Thanet Writers Research Music and Creativity
Whilst many writers prefer to work in silence, others enjoy simple background noise. Others listen to music; either a particular genre, or varieties depending on the type of scene they are writing. The variety of musical genres and styles that writers listen to is incredibly varied, as musical taste is extremely subjective and hard to quantify. Despite this, there have been studies on the effect that music has on creativity.
To understand how music affects creativity, we must first look at how we are creative. I’ve already explored this in more depth researching drugs, drink and creativity but, as an overview, this is how humans are creative.
There are three networks in the brain: The Attention Control Network (ACN), The Imagination Network (IN) and the Attention Flexibility Network (AFN), that all work together to come up with ideas. The ACN controls our ability to focus; this decreases while the IN—the thing that allows us to be imaginative—increases. The AFN controls these two networks. This is what allows us to go from hyper-focused—for example, during editing—to being extremely creative when writing.
Until recently, the effect of music on this process has been largely unexplored. There has been a significant amount of work looking into if music can boost cognition in general, but creative thinking specifically is only now being researched. The studies that have been conducted on creativity and music have looked at the effect of different music against a silent control group. The different types of music were four classical music excerpts varying on valance and arousal. This means, basically, music of varying happiness.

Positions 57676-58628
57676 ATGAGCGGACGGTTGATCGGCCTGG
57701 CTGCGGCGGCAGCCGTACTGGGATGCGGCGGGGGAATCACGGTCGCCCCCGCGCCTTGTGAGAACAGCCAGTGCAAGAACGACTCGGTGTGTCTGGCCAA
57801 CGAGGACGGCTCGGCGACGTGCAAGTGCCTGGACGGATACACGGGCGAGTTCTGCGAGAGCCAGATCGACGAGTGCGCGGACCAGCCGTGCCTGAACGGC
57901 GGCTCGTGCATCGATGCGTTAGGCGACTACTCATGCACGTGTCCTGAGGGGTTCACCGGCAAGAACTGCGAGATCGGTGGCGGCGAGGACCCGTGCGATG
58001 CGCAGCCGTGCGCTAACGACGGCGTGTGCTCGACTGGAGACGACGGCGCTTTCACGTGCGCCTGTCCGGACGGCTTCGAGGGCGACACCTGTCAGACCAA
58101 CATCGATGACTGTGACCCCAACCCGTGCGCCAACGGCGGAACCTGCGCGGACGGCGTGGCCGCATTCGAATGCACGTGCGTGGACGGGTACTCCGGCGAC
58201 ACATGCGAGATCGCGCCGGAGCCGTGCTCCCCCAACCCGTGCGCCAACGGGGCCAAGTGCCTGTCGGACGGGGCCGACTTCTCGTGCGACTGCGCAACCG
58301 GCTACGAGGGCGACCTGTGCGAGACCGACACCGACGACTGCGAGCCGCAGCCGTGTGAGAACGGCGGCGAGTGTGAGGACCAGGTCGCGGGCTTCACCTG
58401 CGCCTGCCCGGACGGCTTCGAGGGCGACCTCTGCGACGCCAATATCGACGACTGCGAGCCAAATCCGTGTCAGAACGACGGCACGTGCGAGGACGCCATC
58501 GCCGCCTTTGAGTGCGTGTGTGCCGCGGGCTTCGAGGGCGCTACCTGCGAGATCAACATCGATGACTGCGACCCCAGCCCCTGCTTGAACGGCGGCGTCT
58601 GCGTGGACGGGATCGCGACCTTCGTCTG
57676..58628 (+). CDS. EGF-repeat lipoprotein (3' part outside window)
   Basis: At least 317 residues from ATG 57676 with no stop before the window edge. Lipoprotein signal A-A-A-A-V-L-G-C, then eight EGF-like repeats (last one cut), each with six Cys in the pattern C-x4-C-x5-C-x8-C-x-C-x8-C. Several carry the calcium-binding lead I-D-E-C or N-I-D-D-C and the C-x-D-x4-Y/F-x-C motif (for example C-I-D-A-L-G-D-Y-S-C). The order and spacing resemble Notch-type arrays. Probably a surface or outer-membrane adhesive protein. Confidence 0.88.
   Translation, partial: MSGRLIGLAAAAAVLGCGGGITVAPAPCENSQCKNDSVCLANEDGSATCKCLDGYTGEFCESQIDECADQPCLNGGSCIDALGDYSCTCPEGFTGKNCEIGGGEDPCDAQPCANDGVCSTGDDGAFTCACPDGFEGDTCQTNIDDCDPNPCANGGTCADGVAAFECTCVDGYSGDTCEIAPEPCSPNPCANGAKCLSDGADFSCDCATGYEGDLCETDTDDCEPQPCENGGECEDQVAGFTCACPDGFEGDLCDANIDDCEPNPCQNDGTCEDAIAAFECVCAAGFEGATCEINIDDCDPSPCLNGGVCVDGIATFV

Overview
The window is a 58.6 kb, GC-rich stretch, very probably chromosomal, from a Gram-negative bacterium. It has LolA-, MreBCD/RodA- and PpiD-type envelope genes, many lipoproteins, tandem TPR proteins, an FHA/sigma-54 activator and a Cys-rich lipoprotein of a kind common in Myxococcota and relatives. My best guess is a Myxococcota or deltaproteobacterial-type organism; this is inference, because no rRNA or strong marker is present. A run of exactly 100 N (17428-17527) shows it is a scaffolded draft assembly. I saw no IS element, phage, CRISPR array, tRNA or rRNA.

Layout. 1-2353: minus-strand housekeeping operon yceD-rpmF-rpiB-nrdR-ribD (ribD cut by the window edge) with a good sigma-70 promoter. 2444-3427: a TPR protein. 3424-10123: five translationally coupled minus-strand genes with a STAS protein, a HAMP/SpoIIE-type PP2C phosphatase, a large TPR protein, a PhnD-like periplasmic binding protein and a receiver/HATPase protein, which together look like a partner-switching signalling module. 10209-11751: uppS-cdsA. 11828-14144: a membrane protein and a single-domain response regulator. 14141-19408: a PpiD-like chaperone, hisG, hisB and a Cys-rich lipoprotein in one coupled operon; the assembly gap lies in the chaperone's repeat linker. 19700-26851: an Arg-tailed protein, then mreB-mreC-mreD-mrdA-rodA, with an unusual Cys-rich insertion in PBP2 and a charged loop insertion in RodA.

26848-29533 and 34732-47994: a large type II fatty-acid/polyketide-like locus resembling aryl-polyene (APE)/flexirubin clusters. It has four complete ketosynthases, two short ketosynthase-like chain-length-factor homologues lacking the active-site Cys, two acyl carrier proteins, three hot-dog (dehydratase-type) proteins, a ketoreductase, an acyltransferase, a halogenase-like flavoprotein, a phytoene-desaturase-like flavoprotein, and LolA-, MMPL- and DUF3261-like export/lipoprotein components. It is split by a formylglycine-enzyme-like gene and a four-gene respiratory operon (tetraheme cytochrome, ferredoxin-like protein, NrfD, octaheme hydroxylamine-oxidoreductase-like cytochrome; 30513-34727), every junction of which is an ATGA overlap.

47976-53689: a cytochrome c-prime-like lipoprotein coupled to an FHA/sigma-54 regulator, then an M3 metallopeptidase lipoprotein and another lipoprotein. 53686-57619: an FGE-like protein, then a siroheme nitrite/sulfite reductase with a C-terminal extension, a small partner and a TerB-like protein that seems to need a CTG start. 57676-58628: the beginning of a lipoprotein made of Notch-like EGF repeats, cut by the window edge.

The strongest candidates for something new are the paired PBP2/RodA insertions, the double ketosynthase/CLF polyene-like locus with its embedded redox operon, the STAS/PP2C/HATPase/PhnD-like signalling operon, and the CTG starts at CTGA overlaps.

What the studies found was that those who were listening to the happy classical music did show an improvement over the silent control group when it came to creative thinking. There is one rather significant problem with this, however. What is happy music?
There was a study that looked at defining the happiest song ever created, and Queen’s ‘Don’t Stop Me Now’ came out on top. It’s easy to say that a certain level of beats per minute, the tempo or the overall composition of a song can define it as an objectively happy song, but does that make it a happy song for you?
Generally speaking, music can be defined as happy by two different factors. Your feelings towards the music and how arousing it is—which in this context means how much it affects you emotionally. You may enjoy calm music, for instance, but it doesn’t emotional arouse you. You may respond very strongly to unsettling music, but that doesn’t mean that you like it. Happy music is something that you both enjoy and that elicits a positive emotional reaction. For the most part, music becomes happier as it gets faster. That, however, is not the rule for everybody and, as with many things, it is deeply personal.
The question then becomes: what does all this mean for you? Happy music has been shown to increase creative thinking, so it can be used to help your brain along when you’re writing. To have an effect, however, you need to find music that provides a positive emotional response to you and music that you enjoy. It’s impossible to say what genre, artist, era or type of music that will be—that will be personal to you. Anecdotal evidence acknowledges those who use music to improve creativity find they are less able to focus on what they are working on without background noise. That could be because music blocks the outside world and minimises distractions, or it could be because their brains are being more creative. Until more research is done, it’s going to be very hard to prove. That being said, if listening to music works for you then carry on.
© 2018 David Chitty
Available under the Thanet Writers Education Policy
David Chitty was born and raised in Thanet in the 90s. He devotes most of his energies to writing fantasy fiction novels.